Parrott was born on July 17, 1843, in Fairfield County, Ohio. He enlisted in the Army as part of Company K, 33rd Ohio Voluntary Infantry, during the Civil War.
In April 1862, Parrot and nearly two-dozen other volunteers were given orders to go deep into enemy territory and destroy bridges and railroad tracks between Chattanooga, Tennessee and Atlanta. Once they reached the Atlanta area, the Union soldiers hopped on a train heading north.
When the train stopped at Big Shanty, Georgia, the passengers and crew got off for breakfast, but the raiders stayed on and began their covert mission by uncoupling the engine, fuel car and three boxcars and steaming out of the station.
The raiders gained a little bit of distance and were able to damage a few bridges, but it wasn’t long before Confederate soldiers got ahold of another train and were hot on their trail. The Union soldiers uncoupled more of the stolen cars to slow their pursuers, but the move was to little effect.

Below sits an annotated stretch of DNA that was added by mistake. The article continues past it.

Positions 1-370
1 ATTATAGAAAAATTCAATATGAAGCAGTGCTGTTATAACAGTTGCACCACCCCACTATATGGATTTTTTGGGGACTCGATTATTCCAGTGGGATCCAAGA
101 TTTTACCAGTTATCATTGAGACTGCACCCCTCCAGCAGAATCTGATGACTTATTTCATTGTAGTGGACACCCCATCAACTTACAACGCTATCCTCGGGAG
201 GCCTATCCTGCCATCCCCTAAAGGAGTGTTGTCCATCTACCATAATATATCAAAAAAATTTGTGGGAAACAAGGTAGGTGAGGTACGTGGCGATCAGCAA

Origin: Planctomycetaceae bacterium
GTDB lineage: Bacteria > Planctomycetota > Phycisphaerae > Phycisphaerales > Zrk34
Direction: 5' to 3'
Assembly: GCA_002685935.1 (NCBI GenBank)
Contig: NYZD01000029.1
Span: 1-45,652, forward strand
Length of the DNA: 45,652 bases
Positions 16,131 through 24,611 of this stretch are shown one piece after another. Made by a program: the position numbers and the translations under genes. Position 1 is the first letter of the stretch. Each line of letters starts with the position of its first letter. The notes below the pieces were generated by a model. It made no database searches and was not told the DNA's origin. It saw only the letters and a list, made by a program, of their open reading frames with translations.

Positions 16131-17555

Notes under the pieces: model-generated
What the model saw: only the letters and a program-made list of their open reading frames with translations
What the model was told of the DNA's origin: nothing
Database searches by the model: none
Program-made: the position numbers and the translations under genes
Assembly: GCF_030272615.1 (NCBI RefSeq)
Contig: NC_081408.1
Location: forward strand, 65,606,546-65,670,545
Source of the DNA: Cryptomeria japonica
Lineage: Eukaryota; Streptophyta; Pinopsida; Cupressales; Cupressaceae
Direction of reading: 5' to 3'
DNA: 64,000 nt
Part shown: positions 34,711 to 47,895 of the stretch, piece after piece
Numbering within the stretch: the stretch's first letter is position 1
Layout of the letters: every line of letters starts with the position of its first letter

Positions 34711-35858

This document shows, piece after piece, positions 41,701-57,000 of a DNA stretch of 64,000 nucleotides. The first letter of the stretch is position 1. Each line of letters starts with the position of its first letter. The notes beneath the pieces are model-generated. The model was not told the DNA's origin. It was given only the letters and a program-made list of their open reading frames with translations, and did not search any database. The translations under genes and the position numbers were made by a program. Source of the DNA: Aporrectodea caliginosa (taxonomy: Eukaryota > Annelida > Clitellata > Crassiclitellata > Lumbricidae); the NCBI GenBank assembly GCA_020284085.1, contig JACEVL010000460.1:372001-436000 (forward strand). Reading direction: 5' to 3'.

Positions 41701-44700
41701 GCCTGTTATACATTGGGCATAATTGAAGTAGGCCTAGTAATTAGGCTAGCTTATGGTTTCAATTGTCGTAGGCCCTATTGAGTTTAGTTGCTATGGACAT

Eventually, the train ran out of fuel near the Georgia-Tennessee border, and all of the Union soldiers tried to get away on foot. They were all captured, including Parrott.
Parrott was eventually returned to the Union in a prisoner exchange in March 1863. For his part in the raid, he was awarded the very first Medal of Honor that same month, with five of his comrades receiving the same distinction shortly thereafter.
So that’s the story of the very first Medal of Honor recipient!
In the more than 150 years since then, 3,498 service members of all different backgrounds and branches have earned the medal, including 88 African-Americans, 59 Hispanic-Americans, 33 Asian-Americans and 32 Native Americans. Only one woman has received the distinction, while nine unknown soldiers have earned it. Nineteen people have the extremely rare distinction of earning it twice.
By Katie Lange
D0D News / Defense Media Activity
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